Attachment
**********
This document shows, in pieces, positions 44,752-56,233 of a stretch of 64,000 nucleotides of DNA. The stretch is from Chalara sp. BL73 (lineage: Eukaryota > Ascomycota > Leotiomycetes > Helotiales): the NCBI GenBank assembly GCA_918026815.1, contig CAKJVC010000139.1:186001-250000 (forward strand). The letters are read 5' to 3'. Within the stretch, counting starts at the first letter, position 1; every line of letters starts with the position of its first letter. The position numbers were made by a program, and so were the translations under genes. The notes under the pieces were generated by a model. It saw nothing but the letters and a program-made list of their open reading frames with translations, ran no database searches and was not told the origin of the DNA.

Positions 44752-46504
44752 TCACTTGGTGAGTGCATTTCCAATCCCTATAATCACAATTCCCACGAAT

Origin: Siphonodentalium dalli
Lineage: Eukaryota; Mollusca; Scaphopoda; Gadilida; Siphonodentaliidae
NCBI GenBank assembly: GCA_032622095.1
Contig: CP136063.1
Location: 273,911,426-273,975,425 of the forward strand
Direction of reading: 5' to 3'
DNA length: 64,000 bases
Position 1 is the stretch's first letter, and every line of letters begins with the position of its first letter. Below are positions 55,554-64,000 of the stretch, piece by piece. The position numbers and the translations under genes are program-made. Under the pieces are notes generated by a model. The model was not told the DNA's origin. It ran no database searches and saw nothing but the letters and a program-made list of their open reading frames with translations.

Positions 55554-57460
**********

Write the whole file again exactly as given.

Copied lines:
This document shows, in pieces, positions 44,752-56,233 of a stretch of 64,000 nucleotides of DNA. The stretch is from Chalara sp. BL73 (lineage: Eukaryota > Ascomycota > Leotiomycetes > Helotiales): the NCBI GenBank assembly GCA_918026815.1, contig CAKJVC010000139.1:186001-250000 (forward strand). The letters are read 5' to 3'. Within the stretch, counting starts at the first letter, position 1; every line of letters starts with the position of its first letter. The position numbers were made by a program, and so were the translations under genes. The notes under the pieces were generated by a model. It saw nothing but the letters and a program-made list of their open reading frames with translations, ran no database searches and was not told the origin of the DNA.

Positions 44752-46504
44752 TCACTTGGTGAGTGCATTTCCAATCCCTATAATCACAATTCCCACGAAT

Origin: Siphonodentalium dalli
Lineage: Eukaryota; Mollusca; Scaphopoda; Gadilida; Siphonodentaliidae
NCBI GenBank assembly: GCA_032622095.1
Contig: CP136063.1
Location: 273,911,426-273,975,425 of the forward strand
Direction of reading: 5' to 3'
DNA length: 64,000 bases
Position 1 is the stretch's first letter, and every line of letters begins with the position of its first letter. Below are positions 55,554-64,000 of the stretch, piece by piece. The position numbers and the translations under genes are program-made. Under the pieces are notes generated by a model. The model was not told the DNA's origin. It ran no database searches and saw nothing but the letters and a program-made list of their open reading frames with translations.

Positions 55554-57460